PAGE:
As we skirt the garden, we exchange nods with a middle-aged man at one of the picnic tables by the sidewalk, and then fall into conversation with him. He looks like he has known a tough life, but there is peace and dignity in his posture and he describes current produce in relaxed, clear, well-chosen language. He knows a lot about gardening, we later agree.

“Go look at the pumpkins,” he urges us, and crinkles his eyes in farewell as we nod agreement and head off down Hastings, to look for the pumpkins.

A while later we’re at Campbell and East Hastings, waiting for the light to change so we can claim the car and go have lunch at Finch’s up on East Georgia.

I stare kitty-corner across the intersection at the housing development on the other side. It’s Moshe Safdie’s Habitat 67 reborn right here in Strathcona, we agree — but a lot more colourful. (And more affordable.)

We fall into city-as-art-installation mode. Look: the colours of the building reflect the colours of the banner and the traffic signals.

Enough art appreciation. We’re off to Finch’s.

8:15 PM

5 September 2021 – That “long slide to dusk” I wrote about on 18 July has grown markedly shorter.

Sunset then: 9:10 pm. Sunset now: 7:45 pm.

But there is still the afterglow!

Another half-hour of magic, lingering in the sky.

Into the Stream

1 September 2021Getting close! I think, spotting this traffic circle with its mosaic accents.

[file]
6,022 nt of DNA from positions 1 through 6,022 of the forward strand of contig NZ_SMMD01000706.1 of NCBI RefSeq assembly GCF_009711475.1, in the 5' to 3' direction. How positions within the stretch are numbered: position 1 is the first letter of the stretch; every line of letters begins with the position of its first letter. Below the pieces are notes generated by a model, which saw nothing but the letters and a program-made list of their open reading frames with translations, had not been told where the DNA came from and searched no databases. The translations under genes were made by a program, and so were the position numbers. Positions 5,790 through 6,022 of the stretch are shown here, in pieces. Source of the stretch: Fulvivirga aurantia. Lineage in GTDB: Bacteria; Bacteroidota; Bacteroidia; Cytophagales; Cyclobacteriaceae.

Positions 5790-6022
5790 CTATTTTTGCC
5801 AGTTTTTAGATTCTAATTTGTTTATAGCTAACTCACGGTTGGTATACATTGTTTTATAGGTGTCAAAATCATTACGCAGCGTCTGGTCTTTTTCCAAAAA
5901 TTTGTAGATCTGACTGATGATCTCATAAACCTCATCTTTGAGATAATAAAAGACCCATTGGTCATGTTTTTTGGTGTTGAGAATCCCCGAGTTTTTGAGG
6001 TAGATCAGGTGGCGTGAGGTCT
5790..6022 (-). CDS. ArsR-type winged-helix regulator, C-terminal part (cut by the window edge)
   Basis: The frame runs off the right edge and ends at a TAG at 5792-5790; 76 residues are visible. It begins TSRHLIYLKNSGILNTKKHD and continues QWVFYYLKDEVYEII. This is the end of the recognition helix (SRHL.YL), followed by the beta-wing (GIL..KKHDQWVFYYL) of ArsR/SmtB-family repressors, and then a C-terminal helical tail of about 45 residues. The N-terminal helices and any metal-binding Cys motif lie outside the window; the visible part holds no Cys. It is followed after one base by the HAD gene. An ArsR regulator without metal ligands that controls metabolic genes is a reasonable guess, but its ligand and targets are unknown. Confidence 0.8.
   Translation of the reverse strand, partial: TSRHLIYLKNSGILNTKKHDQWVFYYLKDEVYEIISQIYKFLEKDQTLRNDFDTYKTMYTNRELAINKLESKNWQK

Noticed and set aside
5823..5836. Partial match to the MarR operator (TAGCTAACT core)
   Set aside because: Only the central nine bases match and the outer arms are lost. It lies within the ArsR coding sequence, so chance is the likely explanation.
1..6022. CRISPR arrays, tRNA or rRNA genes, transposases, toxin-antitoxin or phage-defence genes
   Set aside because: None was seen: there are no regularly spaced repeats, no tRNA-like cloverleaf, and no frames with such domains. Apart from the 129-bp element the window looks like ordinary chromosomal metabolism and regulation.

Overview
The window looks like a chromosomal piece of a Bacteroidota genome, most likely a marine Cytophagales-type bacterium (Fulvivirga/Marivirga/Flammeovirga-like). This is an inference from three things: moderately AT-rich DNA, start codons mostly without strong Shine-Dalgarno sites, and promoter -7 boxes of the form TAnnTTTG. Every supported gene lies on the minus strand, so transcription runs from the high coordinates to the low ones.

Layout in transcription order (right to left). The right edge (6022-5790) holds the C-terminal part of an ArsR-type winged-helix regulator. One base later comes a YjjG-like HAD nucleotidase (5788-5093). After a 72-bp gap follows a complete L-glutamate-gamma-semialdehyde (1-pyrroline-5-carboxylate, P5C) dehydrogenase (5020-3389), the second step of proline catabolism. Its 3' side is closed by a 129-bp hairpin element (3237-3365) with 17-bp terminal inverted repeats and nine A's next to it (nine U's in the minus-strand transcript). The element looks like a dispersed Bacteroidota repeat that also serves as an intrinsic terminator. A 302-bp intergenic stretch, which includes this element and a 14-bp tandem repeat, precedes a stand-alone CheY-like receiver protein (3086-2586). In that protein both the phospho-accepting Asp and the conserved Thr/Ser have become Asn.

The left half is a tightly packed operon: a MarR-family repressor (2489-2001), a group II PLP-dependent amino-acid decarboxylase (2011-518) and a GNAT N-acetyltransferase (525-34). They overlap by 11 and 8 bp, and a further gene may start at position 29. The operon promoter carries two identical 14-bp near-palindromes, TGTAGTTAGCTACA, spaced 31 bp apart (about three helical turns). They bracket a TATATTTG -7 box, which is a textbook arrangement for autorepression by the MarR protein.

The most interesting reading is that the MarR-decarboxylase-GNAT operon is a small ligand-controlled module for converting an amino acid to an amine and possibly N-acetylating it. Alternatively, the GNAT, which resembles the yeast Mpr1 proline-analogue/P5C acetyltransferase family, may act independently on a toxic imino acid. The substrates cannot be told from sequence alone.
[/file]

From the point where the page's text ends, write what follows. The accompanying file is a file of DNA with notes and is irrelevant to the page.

I’m looking for Mosaic Creek Park, something I mentioned in my Long Slide to Dusk post, after my online search for mosaic-art info coughed up a reference to this wonderfully named parkette. So here I almost am, on Charles Street in Britannia neighbourhood, but not quite sure whether to turn right or left on Charles at this intersection.

I opt for right, for no particular reason. This takes me east to Grandview Park, perfectly fine & good, but not what I’m after. So I spin around, and, as I head back west, have two encounters in close succession.

Sunflower, and plums.

Sunflower is metal, on a hydro pole, no longer framing whatever it once contained, but perky good fun all the same.

Soon after come the plums, not that I immediately know that’s what’s on offer.

I’ve exchanged a few complimentary words about his garden with a gentleman just stepping back onto his porch; we do the chit-chat and then he asks, “Got a bag?” I tilt my shoulder, revealing my knapsack. He beams, holds up a handful of plums — “Just picked them!” — and slides them into my knapsack for me.

So I am in even better humour than ever as I walk the last block on west to Mosaic Creek Park. Talk about “random acts of kindness”!

And there’s the little park, with one outlying chunk of mosaic to welcome me in.

Just a tiny corner of land, but with a big, wonderful story behind it.

The Britannia Neighbours Community Group wanted to do something with this vacant lot; project coordinator Sarah White pulled in artists Glen Anderson and Kristine Germann, who ran mosiac workshops for interested community members; more than 300 people took part, and added their handiwork to the stream of mosaics that make up the “creek” giving the park its name.

And added their names as well.

Individuals, school and other groups, and even neighbourhood animals — all part of the stream. “Topsy,” I’m guessing, is a dog, and Maggie & Pat’s cats are as involved as their humans.

I wander along the stream. Look! there’s a cat …

and here, just to the right of a sweetly cuddled mother and child …

… are those dogs?

No need to puzzle this next one. A heart, universal and eternal symbol, placed here pre-pandemic but even more meaningful now.

I’ve walked the stream, I’m at Charles & McLean, and look back at it, admiring the curve.